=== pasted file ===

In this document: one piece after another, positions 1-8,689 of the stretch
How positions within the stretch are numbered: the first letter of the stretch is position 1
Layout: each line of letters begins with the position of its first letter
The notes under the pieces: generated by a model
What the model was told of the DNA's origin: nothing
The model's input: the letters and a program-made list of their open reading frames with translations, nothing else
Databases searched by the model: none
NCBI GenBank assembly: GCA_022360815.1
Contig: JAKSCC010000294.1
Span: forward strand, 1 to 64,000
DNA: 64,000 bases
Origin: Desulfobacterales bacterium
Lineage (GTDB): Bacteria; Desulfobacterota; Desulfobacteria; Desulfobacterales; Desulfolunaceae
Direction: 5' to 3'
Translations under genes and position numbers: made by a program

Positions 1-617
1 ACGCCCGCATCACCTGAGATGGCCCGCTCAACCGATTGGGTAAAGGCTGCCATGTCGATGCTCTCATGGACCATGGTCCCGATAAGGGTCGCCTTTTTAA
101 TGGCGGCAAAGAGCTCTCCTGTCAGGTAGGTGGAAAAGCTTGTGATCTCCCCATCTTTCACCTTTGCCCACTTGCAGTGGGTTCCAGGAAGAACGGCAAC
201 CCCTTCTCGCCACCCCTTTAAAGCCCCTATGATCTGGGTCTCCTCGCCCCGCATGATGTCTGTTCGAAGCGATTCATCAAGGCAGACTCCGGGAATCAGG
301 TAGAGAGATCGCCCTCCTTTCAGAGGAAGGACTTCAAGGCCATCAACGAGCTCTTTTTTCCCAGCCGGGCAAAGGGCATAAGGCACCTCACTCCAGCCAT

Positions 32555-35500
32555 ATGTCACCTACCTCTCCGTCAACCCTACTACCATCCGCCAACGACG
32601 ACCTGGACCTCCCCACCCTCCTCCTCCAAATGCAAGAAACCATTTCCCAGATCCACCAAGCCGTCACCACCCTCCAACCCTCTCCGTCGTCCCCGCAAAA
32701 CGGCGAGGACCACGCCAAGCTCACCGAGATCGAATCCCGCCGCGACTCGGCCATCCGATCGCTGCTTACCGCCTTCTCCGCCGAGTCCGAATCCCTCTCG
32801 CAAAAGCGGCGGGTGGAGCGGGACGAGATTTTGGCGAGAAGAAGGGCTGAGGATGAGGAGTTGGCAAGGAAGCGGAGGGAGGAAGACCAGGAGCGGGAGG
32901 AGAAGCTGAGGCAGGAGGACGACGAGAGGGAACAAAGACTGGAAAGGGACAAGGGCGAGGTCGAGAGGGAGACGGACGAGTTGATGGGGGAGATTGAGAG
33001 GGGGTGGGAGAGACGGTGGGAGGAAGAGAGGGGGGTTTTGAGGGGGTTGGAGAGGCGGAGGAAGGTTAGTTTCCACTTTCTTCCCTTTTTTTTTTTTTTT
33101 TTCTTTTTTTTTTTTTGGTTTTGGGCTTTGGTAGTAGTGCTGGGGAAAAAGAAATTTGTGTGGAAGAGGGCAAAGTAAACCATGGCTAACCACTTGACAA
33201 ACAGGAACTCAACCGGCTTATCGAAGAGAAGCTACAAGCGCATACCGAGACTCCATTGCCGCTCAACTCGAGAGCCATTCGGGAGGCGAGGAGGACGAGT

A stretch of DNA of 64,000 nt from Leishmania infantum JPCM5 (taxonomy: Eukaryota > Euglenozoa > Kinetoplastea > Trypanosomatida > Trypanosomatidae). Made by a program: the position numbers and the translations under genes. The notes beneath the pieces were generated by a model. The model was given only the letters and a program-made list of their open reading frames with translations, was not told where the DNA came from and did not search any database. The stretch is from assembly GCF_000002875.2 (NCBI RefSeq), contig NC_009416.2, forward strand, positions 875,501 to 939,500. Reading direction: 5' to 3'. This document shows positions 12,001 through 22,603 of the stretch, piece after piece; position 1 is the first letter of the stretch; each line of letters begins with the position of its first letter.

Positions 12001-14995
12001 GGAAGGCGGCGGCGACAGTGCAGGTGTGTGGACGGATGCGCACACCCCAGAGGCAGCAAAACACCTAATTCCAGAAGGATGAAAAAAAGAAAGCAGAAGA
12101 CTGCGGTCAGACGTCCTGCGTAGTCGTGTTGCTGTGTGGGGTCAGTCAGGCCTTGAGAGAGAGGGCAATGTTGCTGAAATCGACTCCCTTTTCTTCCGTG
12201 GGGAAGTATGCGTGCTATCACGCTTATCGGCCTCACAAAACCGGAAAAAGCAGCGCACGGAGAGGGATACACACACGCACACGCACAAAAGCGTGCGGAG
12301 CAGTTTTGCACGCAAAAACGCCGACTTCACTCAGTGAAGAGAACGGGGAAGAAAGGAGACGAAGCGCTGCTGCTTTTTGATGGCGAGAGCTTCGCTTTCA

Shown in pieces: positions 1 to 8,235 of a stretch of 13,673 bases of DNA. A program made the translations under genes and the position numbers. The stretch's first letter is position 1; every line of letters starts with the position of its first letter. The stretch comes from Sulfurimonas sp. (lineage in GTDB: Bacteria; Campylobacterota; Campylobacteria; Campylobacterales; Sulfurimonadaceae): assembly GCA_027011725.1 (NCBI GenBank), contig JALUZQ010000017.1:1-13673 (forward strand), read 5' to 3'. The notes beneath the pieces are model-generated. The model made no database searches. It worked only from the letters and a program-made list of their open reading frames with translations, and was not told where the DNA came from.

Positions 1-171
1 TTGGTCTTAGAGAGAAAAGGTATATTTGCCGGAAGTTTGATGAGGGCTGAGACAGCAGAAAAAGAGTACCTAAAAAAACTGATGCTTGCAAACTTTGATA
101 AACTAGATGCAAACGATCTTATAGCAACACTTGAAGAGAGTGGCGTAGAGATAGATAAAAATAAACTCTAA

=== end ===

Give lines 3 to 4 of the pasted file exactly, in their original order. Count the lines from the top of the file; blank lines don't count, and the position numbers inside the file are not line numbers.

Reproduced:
Layout: each line of letters begins with the position of its first letter
The notes under the pieces: generated by a model